Gwendolyn Gordon, anthropologist and legal scholar, used comparative ethnography to enrich legal discussions of corporate culture, ethics, and personhood. In her 41 years, Gwen was many things to many people: scholar, sister, songstress, word wizard, day dreamer, Harry Potter superfan. On December 26, 2021, she passed away at her home in Philadelphia, due to complications related to type 1 diabetes.
Gwen completed a BA at Cornell and a JD at Harvard Law School before working at a top New York law firm (“to pay off my loans,” as she said). A year later she quit, pursuing a PhD in cultural anthropology at Princeton, where she became curious about Māori people’s forceful assertions of identity in commerce as well as culture. For 18 months she did ethnographic fieldwork in New Zealand, studying Wakatū Incorporation, a land development company and food and beverage producer owned by four Māori tribes. Her dissertation, “Bones, Breath, and Body: The Life of an Indigenously Owned Corporation,” describes the “creative friction” in Wakatū between secular business practices and Māori protocols, as well as its Māori ethics of stewardship for future generations, expressed in the company’s planning horizon of 500 years.
In 2014, Gwen was appointed assistant professor in the Department of Legal Studies and Business Ethics, The Wharton School, University of Pennsylvania. She published a series of articles in journals of business and law, arguing for a positive conception of cultural identity in business firms. Legal theory needs anthropology, Gwen maintained, to move beyond common-sense conceptions of identity and culture as defined by a set of shared traits. “The Justices [of the Supreme Court], and all of us, are closet cultural theorists,” she wrote in her humorously titled article, “Culture in Corporate Law; or, A Black Corporation, a Christian Corporation, and a Māori Corporation Walk into a Bar…” Gwen’s work perched in exactly this intersection, where legal theory mingled with evolving (but all too often outmoded) ideas of anthropology, and she worked out the implications of each field’s major findings for the other’s key problems.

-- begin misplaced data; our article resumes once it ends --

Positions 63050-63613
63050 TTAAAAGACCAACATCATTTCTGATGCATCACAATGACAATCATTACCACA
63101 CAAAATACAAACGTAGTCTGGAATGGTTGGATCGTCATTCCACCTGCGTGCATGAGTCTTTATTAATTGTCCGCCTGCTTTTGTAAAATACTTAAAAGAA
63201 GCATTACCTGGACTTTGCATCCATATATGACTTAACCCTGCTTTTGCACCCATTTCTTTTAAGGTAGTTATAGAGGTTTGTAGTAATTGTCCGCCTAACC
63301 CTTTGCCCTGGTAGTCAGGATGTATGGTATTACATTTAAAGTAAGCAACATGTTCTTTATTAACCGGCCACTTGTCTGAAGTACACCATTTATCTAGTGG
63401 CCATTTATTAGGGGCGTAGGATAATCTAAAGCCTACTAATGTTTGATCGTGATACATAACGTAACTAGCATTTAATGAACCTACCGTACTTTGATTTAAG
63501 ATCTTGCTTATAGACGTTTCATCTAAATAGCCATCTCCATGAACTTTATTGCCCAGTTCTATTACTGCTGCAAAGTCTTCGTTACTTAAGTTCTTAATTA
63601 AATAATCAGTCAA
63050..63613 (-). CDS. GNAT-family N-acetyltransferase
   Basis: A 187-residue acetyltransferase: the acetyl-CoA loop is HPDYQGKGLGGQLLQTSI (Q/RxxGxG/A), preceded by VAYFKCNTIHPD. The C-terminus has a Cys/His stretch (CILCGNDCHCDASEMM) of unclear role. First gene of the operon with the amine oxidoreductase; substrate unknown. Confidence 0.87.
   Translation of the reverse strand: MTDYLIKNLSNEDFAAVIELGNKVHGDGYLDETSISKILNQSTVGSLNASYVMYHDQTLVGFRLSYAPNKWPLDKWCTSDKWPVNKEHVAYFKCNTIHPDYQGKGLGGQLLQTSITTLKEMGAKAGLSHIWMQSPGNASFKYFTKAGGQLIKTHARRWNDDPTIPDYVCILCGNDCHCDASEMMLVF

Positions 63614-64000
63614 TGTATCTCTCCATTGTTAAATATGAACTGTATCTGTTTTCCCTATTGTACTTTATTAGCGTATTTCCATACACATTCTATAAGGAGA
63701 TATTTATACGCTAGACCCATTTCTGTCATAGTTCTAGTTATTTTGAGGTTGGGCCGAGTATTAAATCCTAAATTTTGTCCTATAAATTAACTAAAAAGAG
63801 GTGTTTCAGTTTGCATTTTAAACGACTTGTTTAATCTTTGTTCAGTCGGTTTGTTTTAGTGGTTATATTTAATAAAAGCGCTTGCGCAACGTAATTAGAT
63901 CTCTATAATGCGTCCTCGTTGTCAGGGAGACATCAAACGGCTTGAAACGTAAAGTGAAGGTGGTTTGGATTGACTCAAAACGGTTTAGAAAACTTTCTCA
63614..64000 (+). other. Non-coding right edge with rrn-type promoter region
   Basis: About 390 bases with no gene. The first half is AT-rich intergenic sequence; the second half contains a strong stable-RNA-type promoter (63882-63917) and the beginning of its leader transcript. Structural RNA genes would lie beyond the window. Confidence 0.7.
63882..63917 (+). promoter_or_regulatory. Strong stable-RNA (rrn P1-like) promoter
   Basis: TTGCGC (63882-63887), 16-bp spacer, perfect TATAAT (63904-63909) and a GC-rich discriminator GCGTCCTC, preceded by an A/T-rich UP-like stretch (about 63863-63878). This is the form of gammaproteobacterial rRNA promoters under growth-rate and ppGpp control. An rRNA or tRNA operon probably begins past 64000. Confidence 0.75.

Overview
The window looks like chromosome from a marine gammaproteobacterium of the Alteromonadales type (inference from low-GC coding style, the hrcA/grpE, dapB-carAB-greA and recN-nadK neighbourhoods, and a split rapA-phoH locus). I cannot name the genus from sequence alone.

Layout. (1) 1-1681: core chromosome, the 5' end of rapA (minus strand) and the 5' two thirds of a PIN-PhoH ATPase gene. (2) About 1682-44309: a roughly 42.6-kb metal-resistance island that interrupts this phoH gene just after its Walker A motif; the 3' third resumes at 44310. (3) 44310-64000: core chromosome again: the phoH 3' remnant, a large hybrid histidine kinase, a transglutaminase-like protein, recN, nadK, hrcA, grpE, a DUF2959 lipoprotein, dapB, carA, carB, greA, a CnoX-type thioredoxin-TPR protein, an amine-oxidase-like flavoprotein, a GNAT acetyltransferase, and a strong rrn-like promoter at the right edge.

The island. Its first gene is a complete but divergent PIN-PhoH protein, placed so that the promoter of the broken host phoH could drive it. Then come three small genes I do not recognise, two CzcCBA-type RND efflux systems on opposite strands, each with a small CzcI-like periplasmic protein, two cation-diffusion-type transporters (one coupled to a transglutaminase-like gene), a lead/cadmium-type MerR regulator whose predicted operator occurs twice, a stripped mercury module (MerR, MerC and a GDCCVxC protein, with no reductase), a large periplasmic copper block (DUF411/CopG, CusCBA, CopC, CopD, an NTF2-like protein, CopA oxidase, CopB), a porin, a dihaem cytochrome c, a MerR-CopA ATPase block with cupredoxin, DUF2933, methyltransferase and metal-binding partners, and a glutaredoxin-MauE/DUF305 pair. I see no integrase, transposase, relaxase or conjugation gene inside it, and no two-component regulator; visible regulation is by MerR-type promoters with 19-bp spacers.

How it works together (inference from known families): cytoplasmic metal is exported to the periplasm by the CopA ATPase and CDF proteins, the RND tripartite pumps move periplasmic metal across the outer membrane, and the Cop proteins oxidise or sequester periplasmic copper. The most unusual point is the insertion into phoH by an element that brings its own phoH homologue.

Before she died, Gwen began a new project about corporate legal accountability for moral irresponsibility, planning an ethnographic study of “corporate reparations” projects in South Africa and other jurisdictions where Indigenous populations receive corporate shares as a form of reparation. She hoped to link this descriptive project to a normative one, retheorizing corporate share ownership as a tool for realizing economic justice and salving historical traumas. This project was deeply personal. Gwen’s own family background, she often remarked, was a patchwork—her progenitors a mix of Jamaican immigrants, Middle Eastern Jews, white slaveholders, and previously enslaved sharecroppers from Virginia and North Carolina. What should accountability look like (in the present) for companies that profited (in the past) from slaveholding, and, beyond that, for people whose tangled identities were produced through such histories? Gwen loved to use ethnography to pursue just this kind of thorny ethical question, bringing our thinking down from the abstracted realm of universalist moralizing to the grounded complexities of real social life.
Gwen was a witty, precise, and learned writer, crafting bold, original, and profound analyses of pressing topics. In addition to her scholarly work, she also left behind short stories, a fan fiction novel, outlines for children’s books, and countless poems and sketches that she would gift to unsuspecting friends, tucking them secretly into their book sleeves or desk drawers. She will forever be remembered as a generous friend, at turns humble and dazzling. Those who knew her mourn our—and anthropology’s—loss of a rare gem.
(Bridget Purcell, Ira Bashkow)
Cite as: Purcell, Bridget, and Ira Bashkow. 2023. “Gwendolyn Gordon.” Anthropology News website, July 7, 2023.